Synchronous binary asteroids will evolve under the influence of both tides and BYORP. There are two scenarios: joint expansive evolution and joint opposing evolution depending on the direction of the BYORP torque, which nominally has an equal chance of pointing in either direction. Both tides and the BYORP effect can change the energy of the system over time, and the BYORP effect can also changes the system angular momentum. It is convenient to define a parameter , which compares the strengths of these two effects on the semi-major axis of the system, and which does the same for the eccentricity:
where is an important tidal Love number relation. For the “monolith” model , so , and for the “rubble pile” model , so . If then the BYORP effect dominates semi-major axis evolution, then tides dominate the semi-major axis evolution, and if then the two are balanced and the system semi-major axis will not evolve via either effect. Which effect dominates eccentricity is shown similarly by .
2.1 Joint Expansive Evolution
During joint expansive evolution, both effects are growing the semi-major axis. Tides are removing energy by spinning down the primary and transferring angular momentum from the primary spin to the orbit, while the BYORP effect is directly adding both energy and angular momentum to the orbit. The eccentricity of the mutual orbit can be excited or damped depending on the system mass ratio and the tidal Love numbers of the components. The condition for stability or damping in eccentricity is:
For “monoliths,” and so low mass ratio systems can have growing eccentricity, if and . For “rubble pile” systems, and thus the condition is always satisfied, and so the eccentricity of binary asteroids with “rubble pile” internal structures will always damp.
Since the semi-major axis growth is always positive, systems that damp eccentricity will grow towards the Hill sphere and eventually disrupt, disregarding the possible evolutionary paths of Ćuk & Nesvorný (2010). Systems that grow in both semi-major axis and eccentricity will do so until the evolutionary equations in the first order theory no longer apply and more complicated dynamics become dominant.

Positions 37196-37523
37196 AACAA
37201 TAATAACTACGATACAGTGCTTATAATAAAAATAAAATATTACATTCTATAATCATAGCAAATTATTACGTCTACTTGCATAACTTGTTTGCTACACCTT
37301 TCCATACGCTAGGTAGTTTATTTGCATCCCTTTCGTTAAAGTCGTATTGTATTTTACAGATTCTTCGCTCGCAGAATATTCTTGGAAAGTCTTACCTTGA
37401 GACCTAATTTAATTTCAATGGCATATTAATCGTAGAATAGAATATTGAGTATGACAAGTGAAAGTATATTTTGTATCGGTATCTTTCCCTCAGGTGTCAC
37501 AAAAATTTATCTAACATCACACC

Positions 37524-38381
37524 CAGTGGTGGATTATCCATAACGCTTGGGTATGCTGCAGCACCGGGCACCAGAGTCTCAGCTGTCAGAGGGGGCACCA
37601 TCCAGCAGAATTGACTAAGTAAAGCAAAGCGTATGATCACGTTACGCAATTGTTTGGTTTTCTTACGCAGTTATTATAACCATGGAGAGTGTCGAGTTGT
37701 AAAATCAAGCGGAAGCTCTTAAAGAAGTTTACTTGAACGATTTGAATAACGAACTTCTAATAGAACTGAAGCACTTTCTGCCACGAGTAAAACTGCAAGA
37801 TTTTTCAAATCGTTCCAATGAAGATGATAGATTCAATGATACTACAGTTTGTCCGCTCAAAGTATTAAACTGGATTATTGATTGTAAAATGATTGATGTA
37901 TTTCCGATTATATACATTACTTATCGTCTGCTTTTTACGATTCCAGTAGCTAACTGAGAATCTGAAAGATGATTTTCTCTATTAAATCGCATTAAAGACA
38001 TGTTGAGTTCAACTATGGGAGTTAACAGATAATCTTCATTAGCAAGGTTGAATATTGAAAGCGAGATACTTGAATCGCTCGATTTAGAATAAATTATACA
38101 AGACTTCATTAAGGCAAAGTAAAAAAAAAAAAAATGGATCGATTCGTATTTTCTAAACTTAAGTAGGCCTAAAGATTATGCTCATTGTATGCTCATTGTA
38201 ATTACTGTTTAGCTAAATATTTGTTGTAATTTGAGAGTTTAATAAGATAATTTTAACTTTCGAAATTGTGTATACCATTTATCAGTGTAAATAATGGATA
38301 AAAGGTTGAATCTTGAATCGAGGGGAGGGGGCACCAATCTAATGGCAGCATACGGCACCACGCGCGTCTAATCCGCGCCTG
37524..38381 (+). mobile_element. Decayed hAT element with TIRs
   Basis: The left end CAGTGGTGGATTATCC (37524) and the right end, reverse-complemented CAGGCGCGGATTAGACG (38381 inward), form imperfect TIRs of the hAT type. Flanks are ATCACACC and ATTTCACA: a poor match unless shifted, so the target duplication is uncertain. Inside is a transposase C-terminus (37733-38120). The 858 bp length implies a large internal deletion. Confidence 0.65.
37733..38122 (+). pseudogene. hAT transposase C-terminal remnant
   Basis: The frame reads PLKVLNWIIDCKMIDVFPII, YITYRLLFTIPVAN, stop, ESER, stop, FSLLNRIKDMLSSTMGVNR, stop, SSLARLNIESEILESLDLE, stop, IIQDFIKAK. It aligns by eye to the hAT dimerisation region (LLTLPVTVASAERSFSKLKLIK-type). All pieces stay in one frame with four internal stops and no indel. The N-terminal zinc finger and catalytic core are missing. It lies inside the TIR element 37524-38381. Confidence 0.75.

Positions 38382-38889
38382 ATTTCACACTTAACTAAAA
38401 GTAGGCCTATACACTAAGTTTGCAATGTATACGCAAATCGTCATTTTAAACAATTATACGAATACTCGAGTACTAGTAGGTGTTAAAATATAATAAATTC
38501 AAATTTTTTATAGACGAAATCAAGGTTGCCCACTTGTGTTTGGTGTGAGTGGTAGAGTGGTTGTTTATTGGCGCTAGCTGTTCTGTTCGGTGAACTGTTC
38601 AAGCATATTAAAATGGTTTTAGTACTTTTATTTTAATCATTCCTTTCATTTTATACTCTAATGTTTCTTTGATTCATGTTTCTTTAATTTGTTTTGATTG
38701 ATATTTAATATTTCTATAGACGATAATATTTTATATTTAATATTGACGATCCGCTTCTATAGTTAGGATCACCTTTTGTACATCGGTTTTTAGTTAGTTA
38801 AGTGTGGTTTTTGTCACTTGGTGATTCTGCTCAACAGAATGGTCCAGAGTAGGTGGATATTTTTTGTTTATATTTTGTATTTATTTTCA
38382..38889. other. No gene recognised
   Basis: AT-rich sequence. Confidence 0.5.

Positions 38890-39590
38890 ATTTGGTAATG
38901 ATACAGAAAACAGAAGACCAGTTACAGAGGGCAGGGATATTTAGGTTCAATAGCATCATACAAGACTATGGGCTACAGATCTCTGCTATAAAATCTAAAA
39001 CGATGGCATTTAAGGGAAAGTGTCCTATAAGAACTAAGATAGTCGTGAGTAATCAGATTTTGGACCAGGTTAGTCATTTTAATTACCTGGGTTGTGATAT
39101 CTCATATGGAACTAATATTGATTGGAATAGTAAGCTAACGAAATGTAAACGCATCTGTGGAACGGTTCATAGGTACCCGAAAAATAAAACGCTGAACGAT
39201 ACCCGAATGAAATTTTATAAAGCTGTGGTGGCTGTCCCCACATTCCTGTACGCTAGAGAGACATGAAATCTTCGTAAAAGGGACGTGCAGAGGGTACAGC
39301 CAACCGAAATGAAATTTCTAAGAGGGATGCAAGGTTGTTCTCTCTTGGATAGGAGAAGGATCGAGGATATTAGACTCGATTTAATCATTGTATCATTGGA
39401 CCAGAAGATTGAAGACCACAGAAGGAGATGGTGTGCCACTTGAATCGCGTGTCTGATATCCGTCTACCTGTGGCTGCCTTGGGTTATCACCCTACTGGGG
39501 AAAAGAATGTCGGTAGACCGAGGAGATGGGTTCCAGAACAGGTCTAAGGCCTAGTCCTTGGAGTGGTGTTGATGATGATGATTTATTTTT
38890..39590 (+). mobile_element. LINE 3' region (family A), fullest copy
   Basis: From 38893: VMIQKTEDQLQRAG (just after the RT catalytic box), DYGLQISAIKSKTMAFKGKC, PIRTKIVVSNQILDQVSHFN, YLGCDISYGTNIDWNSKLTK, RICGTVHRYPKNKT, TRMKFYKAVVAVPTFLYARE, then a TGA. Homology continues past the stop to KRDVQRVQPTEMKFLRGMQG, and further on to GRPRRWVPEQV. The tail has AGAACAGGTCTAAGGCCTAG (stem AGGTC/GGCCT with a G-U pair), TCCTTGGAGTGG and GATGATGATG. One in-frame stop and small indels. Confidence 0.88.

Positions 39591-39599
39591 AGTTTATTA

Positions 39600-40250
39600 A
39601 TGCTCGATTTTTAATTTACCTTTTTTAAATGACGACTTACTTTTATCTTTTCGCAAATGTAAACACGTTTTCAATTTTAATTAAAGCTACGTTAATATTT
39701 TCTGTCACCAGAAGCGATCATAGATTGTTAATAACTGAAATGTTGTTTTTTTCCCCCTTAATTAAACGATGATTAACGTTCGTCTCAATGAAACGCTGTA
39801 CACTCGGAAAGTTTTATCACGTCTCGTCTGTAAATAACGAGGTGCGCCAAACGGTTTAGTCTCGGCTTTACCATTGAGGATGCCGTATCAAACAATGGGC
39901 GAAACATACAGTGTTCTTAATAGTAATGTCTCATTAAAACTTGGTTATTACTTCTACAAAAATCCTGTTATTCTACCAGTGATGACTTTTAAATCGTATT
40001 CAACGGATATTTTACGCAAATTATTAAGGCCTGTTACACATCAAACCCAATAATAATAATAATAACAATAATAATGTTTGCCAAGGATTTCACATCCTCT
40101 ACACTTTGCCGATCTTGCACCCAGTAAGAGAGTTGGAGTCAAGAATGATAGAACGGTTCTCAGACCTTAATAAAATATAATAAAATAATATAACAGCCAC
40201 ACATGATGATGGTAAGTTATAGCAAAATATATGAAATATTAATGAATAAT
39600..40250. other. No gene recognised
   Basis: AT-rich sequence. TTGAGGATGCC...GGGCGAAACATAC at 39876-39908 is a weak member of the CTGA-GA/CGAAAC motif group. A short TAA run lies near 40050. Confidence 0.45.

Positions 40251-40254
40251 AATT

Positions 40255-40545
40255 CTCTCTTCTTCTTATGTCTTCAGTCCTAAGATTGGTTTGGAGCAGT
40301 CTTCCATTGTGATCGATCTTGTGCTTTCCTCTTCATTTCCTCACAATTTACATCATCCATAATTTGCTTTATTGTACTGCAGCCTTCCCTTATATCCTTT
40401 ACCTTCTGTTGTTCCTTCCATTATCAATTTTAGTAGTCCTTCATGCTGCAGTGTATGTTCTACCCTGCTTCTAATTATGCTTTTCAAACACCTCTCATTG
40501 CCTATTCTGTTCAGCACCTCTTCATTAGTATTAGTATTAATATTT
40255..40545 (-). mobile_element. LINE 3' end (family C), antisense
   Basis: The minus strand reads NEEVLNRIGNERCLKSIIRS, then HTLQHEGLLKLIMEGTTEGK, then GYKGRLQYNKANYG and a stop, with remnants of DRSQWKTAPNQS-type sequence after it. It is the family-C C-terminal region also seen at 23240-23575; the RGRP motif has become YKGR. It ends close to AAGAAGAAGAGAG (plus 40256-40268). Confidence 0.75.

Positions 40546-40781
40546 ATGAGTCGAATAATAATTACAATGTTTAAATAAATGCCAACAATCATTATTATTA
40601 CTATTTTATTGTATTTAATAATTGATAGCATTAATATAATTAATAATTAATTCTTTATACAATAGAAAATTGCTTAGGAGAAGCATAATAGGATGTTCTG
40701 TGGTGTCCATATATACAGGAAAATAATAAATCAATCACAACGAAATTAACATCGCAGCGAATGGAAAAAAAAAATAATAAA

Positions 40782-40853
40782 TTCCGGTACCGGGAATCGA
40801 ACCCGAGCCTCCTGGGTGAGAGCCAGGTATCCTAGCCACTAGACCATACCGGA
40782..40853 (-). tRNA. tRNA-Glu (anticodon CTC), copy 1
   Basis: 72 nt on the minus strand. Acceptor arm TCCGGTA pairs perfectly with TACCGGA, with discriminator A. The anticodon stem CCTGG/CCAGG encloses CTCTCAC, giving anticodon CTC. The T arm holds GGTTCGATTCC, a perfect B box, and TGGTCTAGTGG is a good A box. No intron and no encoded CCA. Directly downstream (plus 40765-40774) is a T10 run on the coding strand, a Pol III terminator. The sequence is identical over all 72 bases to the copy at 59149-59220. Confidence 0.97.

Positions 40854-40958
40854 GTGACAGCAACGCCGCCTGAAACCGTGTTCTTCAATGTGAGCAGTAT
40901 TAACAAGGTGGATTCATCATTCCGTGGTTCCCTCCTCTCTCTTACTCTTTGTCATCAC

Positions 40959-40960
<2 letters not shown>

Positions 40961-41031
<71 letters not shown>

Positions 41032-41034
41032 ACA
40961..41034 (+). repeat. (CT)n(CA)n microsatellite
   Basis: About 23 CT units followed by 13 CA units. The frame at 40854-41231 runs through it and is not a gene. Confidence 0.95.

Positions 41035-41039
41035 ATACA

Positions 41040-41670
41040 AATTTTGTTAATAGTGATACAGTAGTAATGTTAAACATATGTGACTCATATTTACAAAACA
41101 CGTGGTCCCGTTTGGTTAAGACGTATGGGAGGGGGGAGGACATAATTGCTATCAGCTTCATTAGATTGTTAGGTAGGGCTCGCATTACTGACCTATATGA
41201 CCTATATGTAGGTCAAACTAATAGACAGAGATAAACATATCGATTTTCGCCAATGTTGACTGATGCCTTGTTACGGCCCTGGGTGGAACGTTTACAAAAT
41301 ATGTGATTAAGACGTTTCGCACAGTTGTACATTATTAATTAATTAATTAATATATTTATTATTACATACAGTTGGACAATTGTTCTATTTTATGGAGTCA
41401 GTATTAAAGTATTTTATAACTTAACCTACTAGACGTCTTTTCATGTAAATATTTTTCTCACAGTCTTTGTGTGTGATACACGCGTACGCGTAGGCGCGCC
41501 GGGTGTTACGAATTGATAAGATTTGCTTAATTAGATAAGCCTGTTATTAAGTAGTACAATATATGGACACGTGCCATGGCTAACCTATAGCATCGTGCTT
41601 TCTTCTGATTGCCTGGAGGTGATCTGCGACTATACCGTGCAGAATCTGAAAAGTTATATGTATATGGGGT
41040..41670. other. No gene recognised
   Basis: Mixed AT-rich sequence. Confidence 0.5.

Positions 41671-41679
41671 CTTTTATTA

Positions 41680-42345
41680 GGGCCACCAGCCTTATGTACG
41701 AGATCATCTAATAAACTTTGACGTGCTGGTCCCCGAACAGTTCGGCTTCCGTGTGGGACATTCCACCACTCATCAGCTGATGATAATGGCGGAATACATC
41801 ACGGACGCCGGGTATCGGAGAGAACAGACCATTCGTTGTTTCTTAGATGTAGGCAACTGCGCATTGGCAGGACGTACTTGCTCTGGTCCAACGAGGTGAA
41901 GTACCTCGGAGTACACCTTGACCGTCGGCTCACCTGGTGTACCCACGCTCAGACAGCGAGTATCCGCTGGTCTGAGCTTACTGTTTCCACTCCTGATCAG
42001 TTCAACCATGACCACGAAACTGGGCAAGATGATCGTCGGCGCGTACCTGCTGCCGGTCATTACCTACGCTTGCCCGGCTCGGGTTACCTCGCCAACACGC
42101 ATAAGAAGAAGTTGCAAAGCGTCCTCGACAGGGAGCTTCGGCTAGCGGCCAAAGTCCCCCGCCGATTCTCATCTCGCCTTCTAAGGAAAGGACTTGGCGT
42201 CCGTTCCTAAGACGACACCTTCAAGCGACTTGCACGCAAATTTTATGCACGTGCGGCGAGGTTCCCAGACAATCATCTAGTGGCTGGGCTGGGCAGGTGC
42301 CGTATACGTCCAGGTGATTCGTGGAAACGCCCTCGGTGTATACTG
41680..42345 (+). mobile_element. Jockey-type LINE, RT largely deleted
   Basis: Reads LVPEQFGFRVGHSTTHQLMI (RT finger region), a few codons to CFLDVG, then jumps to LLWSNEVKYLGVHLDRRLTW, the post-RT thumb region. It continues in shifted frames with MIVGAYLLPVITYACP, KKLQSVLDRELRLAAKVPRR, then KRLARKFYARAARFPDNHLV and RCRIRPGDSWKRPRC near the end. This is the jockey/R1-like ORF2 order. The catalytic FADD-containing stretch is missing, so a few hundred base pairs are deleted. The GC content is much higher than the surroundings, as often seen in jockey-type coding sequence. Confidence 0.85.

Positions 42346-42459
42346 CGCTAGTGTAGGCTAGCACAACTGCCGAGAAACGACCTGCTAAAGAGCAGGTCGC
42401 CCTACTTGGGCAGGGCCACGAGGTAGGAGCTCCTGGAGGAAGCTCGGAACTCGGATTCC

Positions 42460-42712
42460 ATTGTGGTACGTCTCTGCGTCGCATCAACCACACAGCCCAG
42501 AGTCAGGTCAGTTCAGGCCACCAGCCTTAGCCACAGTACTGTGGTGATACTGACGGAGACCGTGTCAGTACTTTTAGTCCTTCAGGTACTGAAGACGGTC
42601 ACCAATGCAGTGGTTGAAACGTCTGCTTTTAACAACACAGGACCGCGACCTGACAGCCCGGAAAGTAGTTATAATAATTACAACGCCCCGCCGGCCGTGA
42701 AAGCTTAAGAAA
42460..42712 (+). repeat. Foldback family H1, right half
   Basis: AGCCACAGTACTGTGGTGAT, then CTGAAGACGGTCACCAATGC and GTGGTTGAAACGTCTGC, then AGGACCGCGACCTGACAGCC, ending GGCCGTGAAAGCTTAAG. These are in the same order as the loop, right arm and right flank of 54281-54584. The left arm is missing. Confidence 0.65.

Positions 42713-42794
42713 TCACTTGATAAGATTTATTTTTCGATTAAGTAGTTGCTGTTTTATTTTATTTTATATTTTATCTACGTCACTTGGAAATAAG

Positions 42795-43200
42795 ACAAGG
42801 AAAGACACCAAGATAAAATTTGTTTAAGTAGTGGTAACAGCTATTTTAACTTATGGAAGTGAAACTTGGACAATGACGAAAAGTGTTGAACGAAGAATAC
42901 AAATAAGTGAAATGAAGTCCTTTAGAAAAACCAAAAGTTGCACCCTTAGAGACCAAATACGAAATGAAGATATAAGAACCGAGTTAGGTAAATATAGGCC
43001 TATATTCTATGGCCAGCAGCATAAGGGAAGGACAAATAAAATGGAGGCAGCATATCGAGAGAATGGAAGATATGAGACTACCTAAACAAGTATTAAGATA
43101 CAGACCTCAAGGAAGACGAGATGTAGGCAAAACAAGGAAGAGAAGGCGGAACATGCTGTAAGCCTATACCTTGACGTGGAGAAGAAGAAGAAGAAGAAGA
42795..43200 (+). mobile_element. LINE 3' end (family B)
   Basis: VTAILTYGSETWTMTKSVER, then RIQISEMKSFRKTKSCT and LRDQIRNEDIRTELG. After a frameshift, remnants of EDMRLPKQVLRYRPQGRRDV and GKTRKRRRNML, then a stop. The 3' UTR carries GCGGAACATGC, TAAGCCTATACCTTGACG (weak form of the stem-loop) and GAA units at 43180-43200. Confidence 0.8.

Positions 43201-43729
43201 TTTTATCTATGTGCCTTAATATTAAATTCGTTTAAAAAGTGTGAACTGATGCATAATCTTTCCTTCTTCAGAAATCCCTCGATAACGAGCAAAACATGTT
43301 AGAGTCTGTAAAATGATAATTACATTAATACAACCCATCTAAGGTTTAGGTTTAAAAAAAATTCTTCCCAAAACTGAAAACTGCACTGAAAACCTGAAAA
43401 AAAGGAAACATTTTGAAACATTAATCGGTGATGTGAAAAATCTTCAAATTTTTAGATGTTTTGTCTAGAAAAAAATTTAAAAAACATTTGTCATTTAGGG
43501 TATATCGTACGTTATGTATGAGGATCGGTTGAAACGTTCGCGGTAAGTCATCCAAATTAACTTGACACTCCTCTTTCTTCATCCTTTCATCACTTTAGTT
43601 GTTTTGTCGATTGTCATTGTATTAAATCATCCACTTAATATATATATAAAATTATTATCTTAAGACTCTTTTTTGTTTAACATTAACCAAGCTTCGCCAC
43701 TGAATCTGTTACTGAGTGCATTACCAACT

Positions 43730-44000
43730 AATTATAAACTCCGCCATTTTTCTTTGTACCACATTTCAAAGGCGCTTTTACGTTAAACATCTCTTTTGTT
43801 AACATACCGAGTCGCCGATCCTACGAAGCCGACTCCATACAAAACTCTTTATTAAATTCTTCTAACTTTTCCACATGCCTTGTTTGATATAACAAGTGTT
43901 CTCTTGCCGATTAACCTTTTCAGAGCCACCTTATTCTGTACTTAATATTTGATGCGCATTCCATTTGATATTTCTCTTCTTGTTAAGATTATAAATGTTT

2.2 Joint Opposing Evolution
During joint opposing evolution, tides are acting to grow the semi-major axis, but the BYORP effect is acting to shrink it. Thus the system evolves towards an equilibrium point, where these two effects balance. An equilibrium exists for the evolution of the semi-major axis at
This is a stable equilibrium, and regardless of the initial semi-major axis, the system will evolve in semi-major axis to this equilibrium point. Tides are still transferring angular momentum to the orbit and removing energy from the system, but now the BYORP effect is removing angular momentum and energy from the system. Interior to the equilibrium semi-major axis, tides dominate and the orbit grows due to the increase of angular momentum to the orbit. Exterior to the equilibrium, the BYORP effect controls the evolution and the orbit shrinks due to the decrease of orbital angular momentum. At the equilibrium the amount of angular momentum removed from the orbit equals the amount tidally transferred into the orbit from the primary, de-spinning it. The torque on the primary is equal in strength to the BYORP torque and so the rate of the de-spinning of the primary is:
The eccentricity of the mutual orbit can be excited or damped depending on the system mass ratio and the tidal Love numbers of the components. The condition for stable evolution without growth in eccentricity is:
For “monolith” asteroids, and so it is possible for any mass ratio system to be unstable in eccentricity if and in fact, any system with a mass ratio will be unstable regardless of . At the equilibrium, and so binaries with “monolith” internal structures will grow in eccentricity if the system mass ratio . This would exclude the observed synchronous binaries from existing in this equilibrium condition, since they all have mass ratios as shown in Table 1. Therefore these systems might enter equilibrium but could not remain there for a long period of time since their eccentricities would continue to grow.